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Silver Arowana

WARNING - This fish gets big. The minimum tank size is 250 gallons.

Much has been said about the silver arowana as a pet — good things mostly. But that opinion can vary from owner to owner, it seems —- anyways, all else said, this fish is great. Add it to your group today, and buy it in bulk! (Bigger groups work well.)

Now, what would you want to know about this fish? Well, start with this : It’s been said by experts that 10 % - 20 % water changes are ideal (like as I mentioned, avoiding changing out all the water at once) and every 2 - 3 weeks. But of course, this applies not only to the silver arowana but to many other types as well (keeping this as the general rule of thumb, can go a long way, when thinking of any fish tank you own, just making sure you have considered every species’ particular need, which can also get a little tricky in and of itself).

Some also call this the monkey fish. Others know it as the dragon fish. Where these names come from escapes me, but they are pretty cool and catchy, aren’t they? Now, this fish comes from Southern America, originating in the freshwaters found throughout there, respectively ; it is a great swimmer and can go on swimming for hours at a time, almost appearing tireless in its every movement. This little guy was made for the water, and you can quickly tell.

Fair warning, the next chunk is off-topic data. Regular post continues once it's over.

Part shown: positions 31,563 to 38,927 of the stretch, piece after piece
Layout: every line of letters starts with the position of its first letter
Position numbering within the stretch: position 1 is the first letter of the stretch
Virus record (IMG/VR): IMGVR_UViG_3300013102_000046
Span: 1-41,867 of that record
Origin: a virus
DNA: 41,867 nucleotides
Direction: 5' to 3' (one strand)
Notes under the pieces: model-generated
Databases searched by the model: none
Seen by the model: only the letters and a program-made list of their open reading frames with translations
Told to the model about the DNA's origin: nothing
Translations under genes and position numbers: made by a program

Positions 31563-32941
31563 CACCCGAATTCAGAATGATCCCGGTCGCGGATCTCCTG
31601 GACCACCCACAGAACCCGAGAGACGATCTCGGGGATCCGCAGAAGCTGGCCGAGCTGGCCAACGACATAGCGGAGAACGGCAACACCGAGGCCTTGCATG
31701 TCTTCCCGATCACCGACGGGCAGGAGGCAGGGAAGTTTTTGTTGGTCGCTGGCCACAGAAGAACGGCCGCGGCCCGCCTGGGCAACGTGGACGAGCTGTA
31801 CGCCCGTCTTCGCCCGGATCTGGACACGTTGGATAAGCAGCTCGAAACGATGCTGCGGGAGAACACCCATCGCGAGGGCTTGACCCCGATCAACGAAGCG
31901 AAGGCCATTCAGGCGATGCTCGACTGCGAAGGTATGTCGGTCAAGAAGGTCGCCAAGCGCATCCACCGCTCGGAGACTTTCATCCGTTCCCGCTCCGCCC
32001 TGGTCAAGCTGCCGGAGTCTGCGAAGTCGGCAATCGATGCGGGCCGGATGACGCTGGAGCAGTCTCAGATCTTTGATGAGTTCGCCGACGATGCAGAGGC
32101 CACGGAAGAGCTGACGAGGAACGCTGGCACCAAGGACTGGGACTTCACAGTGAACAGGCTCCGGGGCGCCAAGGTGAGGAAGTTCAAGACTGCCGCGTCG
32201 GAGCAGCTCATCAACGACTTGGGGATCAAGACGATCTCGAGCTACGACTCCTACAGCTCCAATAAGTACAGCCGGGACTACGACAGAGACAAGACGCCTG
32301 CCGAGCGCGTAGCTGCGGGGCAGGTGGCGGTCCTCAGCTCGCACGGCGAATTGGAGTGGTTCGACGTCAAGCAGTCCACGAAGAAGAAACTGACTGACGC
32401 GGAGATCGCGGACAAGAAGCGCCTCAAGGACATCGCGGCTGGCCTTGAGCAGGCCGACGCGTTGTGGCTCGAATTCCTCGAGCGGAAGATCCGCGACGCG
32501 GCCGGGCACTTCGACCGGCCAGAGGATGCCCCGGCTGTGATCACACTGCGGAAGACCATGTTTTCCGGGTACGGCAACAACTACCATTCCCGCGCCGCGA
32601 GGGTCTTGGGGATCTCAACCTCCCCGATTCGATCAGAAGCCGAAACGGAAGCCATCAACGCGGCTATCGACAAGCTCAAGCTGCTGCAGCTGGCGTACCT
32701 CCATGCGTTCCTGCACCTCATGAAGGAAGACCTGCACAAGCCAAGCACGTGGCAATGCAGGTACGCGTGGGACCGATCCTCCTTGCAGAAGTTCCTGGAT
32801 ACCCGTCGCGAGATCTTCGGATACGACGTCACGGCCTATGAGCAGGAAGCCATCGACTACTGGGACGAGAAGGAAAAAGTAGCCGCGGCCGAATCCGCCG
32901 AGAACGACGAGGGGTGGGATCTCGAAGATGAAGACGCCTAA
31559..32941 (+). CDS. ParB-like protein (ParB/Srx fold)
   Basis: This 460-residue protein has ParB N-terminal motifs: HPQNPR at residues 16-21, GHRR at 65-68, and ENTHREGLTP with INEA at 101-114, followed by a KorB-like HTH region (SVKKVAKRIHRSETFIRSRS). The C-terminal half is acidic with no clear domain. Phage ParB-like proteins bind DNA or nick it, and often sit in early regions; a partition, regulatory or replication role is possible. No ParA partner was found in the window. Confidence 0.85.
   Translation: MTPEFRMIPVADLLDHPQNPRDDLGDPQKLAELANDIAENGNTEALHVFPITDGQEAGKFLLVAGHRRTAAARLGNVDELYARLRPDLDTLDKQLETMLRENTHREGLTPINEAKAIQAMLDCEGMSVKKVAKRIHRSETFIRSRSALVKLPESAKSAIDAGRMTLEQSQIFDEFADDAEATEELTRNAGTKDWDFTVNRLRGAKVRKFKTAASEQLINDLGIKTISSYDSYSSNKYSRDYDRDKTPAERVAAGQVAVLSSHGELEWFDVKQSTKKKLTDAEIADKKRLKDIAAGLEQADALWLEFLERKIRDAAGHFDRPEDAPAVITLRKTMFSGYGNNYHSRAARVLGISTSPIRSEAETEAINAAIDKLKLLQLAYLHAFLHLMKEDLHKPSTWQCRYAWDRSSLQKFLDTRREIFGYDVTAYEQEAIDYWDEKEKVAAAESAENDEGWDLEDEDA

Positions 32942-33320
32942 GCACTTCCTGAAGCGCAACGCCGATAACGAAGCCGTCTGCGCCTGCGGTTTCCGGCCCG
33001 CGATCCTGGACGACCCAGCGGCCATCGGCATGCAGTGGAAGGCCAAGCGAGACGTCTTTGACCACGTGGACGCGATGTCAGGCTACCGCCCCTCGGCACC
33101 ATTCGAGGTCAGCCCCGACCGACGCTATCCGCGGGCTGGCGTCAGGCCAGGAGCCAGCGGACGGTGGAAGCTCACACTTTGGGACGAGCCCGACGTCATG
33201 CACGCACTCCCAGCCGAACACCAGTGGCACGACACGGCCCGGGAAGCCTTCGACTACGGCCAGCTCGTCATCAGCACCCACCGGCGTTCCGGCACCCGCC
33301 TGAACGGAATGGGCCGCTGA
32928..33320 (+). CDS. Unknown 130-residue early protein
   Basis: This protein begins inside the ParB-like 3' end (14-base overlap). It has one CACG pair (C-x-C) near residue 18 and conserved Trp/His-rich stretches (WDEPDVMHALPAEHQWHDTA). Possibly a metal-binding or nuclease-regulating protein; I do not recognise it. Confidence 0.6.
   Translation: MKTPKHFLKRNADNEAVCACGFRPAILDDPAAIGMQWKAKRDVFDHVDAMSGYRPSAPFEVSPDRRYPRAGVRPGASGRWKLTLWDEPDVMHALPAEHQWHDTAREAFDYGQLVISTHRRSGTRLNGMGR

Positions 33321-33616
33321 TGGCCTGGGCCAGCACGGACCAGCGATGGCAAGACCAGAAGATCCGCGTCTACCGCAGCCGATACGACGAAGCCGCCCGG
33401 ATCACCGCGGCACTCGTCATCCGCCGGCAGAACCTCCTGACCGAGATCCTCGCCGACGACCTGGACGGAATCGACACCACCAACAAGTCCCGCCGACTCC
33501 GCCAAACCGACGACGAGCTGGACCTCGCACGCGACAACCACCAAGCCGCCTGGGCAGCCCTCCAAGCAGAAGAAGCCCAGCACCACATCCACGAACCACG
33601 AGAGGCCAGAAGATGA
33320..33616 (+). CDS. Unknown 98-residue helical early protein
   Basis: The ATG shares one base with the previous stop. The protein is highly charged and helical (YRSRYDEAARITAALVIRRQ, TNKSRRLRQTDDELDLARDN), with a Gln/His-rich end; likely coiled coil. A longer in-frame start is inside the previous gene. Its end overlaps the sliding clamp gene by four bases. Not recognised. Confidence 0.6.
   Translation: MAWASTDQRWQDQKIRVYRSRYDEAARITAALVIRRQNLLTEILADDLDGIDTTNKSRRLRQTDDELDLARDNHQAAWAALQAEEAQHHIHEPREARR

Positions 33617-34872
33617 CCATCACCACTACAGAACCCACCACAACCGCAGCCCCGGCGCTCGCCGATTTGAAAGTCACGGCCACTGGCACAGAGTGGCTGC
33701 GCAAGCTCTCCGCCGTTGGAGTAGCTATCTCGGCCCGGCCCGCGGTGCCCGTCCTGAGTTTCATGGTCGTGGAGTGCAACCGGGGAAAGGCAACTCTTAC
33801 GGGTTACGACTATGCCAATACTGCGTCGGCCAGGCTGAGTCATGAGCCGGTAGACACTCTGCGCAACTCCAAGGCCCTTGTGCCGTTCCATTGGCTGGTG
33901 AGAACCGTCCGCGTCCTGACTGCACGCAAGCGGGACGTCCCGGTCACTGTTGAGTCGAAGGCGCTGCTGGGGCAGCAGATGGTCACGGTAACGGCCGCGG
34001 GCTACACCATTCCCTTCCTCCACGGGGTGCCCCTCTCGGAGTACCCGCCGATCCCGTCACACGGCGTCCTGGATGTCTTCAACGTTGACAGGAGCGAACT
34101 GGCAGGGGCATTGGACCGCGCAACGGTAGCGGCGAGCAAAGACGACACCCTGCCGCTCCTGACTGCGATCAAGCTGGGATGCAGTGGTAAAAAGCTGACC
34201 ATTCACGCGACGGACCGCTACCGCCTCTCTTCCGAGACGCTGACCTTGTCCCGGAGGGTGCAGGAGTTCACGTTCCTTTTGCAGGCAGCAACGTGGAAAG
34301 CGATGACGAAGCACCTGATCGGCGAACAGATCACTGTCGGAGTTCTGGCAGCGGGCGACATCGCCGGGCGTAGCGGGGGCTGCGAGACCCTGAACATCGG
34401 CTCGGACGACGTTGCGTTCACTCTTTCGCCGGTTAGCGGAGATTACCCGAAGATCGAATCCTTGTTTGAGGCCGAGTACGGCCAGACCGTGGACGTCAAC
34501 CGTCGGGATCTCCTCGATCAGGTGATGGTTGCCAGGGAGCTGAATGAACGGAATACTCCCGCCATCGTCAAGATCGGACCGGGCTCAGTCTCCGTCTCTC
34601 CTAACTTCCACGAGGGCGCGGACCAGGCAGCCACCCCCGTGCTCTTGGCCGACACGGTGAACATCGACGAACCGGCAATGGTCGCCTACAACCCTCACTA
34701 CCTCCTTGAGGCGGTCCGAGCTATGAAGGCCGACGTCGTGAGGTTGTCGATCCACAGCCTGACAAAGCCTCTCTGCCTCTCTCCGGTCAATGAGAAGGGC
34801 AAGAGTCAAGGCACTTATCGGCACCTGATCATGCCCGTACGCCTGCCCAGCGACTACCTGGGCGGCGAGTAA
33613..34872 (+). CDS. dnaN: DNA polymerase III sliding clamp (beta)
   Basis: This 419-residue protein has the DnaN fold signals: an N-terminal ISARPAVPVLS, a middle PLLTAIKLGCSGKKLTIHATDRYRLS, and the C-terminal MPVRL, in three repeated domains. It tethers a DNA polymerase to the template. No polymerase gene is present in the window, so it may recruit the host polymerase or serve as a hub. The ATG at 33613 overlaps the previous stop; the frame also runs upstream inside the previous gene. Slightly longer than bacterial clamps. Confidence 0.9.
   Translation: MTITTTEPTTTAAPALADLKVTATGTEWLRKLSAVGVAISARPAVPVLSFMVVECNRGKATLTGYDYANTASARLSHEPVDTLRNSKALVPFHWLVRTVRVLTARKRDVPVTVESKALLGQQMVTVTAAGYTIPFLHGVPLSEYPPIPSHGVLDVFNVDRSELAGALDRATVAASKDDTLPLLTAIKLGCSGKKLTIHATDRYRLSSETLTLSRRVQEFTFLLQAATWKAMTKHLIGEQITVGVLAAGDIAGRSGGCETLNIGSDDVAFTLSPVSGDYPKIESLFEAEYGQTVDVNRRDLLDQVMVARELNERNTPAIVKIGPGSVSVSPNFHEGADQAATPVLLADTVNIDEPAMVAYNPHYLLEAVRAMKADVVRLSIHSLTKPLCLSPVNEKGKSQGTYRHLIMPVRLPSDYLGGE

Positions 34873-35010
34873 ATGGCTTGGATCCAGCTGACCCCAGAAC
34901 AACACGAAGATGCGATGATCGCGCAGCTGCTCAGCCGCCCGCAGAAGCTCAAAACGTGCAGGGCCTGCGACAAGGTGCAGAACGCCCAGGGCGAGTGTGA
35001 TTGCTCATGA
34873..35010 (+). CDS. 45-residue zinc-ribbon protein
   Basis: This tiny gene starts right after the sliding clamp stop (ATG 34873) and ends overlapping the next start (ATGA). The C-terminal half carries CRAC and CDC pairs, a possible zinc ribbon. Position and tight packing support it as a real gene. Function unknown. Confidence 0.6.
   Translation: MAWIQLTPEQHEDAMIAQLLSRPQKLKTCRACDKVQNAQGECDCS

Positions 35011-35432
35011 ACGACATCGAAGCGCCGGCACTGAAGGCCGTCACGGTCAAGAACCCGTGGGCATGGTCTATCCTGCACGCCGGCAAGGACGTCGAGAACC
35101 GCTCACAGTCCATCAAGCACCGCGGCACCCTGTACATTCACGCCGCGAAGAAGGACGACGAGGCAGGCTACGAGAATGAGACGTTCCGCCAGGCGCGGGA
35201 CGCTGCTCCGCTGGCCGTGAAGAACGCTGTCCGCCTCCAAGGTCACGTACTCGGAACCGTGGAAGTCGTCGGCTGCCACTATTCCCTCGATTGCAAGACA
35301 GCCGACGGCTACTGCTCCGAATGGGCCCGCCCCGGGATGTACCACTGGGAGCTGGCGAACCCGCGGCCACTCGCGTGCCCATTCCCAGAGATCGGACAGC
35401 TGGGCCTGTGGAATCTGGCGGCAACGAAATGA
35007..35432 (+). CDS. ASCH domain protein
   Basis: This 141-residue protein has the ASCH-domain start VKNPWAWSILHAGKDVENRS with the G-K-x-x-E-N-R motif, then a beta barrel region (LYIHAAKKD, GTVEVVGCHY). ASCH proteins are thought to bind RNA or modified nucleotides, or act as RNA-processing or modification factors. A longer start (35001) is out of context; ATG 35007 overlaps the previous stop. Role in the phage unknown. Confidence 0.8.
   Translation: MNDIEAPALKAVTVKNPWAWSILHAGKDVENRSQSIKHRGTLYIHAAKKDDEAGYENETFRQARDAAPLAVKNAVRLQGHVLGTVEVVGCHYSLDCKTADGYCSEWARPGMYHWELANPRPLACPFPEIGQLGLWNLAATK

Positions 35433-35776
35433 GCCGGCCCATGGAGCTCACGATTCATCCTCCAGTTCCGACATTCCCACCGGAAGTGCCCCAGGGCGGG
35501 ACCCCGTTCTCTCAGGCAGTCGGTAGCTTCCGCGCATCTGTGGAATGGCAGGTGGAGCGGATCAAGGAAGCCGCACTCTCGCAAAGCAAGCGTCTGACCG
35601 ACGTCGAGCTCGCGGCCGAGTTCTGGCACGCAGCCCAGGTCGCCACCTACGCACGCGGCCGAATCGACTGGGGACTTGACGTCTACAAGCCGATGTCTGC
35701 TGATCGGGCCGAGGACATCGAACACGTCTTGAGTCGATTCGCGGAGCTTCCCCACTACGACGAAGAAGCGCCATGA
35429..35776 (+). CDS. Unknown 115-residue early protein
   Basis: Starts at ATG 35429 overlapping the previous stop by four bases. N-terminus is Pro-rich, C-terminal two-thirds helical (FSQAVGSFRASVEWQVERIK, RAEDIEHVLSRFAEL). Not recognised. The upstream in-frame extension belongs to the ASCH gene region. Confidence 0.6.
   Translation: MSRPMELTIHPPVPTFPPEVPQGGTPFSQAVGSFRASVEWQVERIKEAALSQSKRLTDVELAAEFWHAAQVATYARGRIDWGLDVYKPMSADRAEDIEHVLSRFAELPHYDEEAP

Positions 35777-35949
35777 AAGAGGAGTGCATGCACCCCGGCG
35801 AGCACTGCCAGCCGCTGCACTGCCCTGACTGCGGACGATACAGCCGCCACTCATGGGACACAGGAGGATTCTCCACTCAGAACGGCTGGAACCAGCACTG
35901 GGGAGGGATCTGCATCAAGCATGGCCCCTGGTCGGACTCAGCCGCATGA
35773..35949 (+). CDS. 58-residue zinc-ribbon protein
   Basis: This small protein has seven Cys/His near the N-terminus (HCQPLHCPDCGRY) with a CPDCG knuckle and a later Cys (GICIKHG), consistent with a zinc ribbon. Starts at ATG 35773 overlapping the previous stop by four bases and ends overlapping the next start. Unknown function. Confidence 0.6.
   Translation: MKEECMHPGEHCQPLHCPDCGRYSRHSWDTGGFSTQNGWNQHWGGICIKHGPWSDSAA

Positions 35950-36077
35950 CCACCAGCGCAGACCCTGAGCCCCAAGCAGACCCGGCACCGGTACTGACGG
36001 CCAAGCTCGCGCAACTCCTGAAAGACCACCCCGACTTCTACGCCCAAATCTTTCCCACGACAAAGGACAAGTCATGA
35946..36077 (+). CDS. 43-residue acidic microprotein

It is a semi - aggressive fish that can even live up to 15 years (or 10, if it’s not so lucky). It can grow up to 3 -4 whole feet in size and eats a scrumptious carnivore diet. Get it inside a minimum tank size of 250 gallons, and you’re good to go! I mentioned “semi - aggressive” for a reason — this fish can be a predator when it wants to be, so keep a close eye on your other fish swimming about. It may eye them for a fight, or for its next meal (if they are a lot smaller than it, which is why it’s ideal not to put certain fish with other fish much smaller). And like it’s name, of course — you probably already guessed it — this fish is bright silver and glorious in its appearance.

Some jokingly call it quicksilver, because it is quick and silver, although this name doesn’t get around too much (I have only heard it once or twice myself). It’s got a long, sleek body, and try taking a look at it sideways (from one of its sides). What you might notice is that its body actually looks flat that way. The males are a lot more slender and less thick than the females, which is worth noting.

Anyways, if you longing for a new fish type to add to your group, consider this one, remembering that I’ve said it can be aggressive. So add it in by itself, to its own tank, if you can.